So let me be completely clear: The Wednesday night glowing orbs seen in the skies over Groom Lake by Lazar et al were NOT “craft”, they were plasmas generated by operation of a high powered proton accelerator dumping its beam into the atmosphere. And…..Lazar knew this.

So enough of this setup. Let’s get into the meat of this tale.

From what I have seen, much of the argument supporting Lazar’s story on Reddit revolves around “waddabouts”. By this I mean that posters say that, “If Lazar’s story wasn’t true, then how do you explain <fill in the blank>?” You know, “what abouts?”.

The following isn’t a complete list, but covers most that occur repeatedly (I’m assuming you already have familiarity with the details of Lazar’s story else it’s unlikely you’d be reading this) :

• Lazar worked at Los Alamos, showed George Knapp around there and people seemed to know him. His name was in the phone book in 1982.
• The Los Alamos newspaper story on Lazar and his jet car called him a physicist with the lab.
• In Las Vegas, security personnel, observed by others, visited Lazar at his home.
• Lazar was noted by friends and family to “disappear” as part of a job.
• He was able to correctly describe certain aspects of the facilities at Groom Lake.
• He identified a location known as S-4 in the Nellis Range.
• Lazar was able to correctly name specific people involved in the security process.
• Edward Teller appeared to react visibly and uncomfortably when asked about Lazar in an interview.
• He received a W-2 form from the government.
• After Lazar’s story broke, some media members observed possible government surveillance and intimidation efforts.
• Also after Lazar went public, persons around Lazar observed what appeared to be a vigorous and threatening government attempt to silence him.
• Lazar “knew” about Element 115 long before it was ever synthesized.
• And finally the absolute best, Lazar knew about the Wednesday night tests, and showed others.

The posters bring up some damn good points. How IS one to explain all these without there being a hidden saucer facility at Papoose Lake? Well, it turns out there is a very good reason all these things probably did, in fact, happen, and why Lazar still holds to his nonsensical story. Spoiler: It’s about saving his ass.

OK boys and girls, it’s time to strap in and begin our story. Now all that follows may not be precisely accurate, but whatever deviations that exist are pretty small. I know most of the major points of what I’m about to relate to be facts,from documents I unearthed and also thanks to the confidence of a number of astonishingly well-placed folks who I’m not about to betray.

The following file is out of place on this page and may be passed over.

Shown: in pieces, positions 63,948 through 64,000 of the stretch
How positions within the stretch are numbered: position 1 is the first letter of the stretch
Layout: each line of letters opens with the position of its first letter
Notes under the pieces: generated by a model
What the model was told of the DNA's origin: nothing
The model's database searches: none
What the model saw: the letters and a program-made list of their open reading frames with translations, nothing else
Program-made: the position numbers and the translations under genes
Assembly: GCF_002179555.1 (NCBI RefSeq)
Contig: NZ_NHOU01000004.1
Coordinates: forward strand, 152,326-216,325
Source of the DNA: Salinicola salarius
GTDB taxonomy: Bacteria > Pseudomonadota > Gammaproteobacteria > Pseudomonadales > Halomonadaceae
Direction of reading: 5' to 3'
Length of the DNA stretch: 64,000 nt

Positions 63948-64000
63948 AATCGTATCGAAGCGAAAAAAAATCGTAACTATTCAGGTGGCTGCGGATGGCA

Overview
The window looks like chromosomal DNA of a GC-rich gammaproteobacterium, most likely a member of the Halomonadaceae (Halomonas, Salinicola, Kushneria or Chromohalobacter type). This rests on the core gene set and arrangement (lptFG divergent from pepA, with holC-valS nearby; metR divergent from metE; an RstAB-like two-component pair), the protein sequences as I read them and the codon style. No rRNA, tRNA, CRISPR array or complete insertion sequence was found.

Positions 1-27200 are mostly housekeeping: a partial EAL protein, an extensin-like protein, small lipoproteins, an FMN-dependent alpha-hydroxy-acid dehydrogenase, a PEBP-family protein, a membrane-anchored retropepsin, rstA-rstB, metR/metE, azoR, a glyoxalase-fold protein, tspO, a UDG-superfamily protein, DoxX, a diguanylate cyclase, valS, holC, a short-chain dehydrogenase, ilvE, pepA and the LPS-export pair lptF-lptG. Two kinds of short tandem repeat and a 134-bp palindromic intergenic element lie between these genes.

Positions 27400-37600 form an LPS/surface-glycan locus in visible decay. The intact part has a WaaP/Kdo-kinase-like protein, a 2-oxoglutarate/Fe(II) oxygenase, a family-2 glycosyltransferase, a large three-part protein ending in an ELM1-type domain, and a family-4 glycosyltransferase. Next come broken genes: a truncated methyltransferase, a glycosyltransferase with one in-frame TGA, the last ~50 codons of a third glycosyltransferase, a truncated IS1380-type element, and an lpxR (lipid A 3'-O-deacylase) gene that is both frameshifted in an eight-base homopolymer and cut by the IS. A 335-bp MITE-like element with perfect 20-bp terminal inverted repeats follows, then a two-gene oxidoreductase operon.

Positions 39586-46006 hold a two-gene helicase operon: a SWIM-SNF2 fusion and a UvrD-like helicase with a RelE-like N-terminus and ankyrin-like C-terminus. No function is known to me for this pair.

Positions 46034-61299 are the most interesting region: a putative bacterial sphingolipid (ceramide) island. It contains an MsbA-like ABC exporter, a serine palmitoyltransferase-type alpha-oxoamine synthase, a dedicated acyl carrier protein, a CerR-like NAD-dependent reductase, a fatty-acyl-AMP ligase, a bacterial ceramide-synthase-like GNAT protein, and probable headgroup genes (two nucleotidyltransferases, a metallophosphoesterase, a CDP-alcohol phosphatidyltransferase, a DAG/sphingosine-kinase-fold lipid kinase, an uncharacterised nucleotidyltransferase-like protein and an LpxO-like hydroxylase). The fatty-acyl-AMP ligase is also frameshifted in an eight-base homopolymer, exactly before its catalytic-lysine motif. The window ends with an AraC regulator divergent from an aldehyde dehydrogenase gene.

After Lazar got to Los Alamos and set up his photo processing business, he managed to get a limited term, contract job with Kirk-Mayer. Kirk-Mayer was one of the smaller contractors supplying support staff to the Los Alamos lab, such as data entry personnel, machinists, fabricators and electronic technicians. Kirk-Mayer never did provide “physicists” or positions of that caliber. Lazar had some electronic technical education from Pierce College in Southern California and had some work experience with Fairchild, so he was hired as an electronic tech with Kirk-Mayer. I have interviews with several people who worked with him and he was described as a very clever troubleshooter and fix-it guy. He was there often enough to get listed in the LANL phone directory, with the denotation “K/M” next to his name, indicating his affiliation with Kirk-Mayer. Although the following ad is from the Albuquerque Journal in January, 1989, a few years after Lazar had left Los Alamos, it probably closely describes Lazar’s position at the time.

Lazar and his jet car established quite a presence in the small town of Los Alamos, and about a month after arriving, the Los Alamos Monitor newspaper did an article  about him. The story described him as a physicist at the lab, but that was in fact only what he told the reporter his position was. Some people who knew him at the time were quite surprised to see that claimed title. I probably should take a small detour to talk about Lazar’s jet car, the article’s focus, first to demystify it a bit, and to show Lazar’s genius talent for low key self promotion is evident even then as well as his inclusion of nuggets of truth to sell exaggerations and falsehoods.

The car was powered by what’s known as a Gluhareff Pressure Jet Engine. It’s a uniquely clever and quirky device, burning liquid propane, with no moving parts and noisy as hell. It was invented by Eugene Gluhareff, someone Lazar knew while growing up in the San Fernando Valley. There are images and videos online of Lazar as a kid with a Gluhareff jet strapped to a bike, then a go-kart. Fun stuff! Magazines like Popular Science advertised plans for these jet engines for many years and they can still be found online with a little Googling.

From G8-2 Technical Handbook, 1985, by EMG Engineering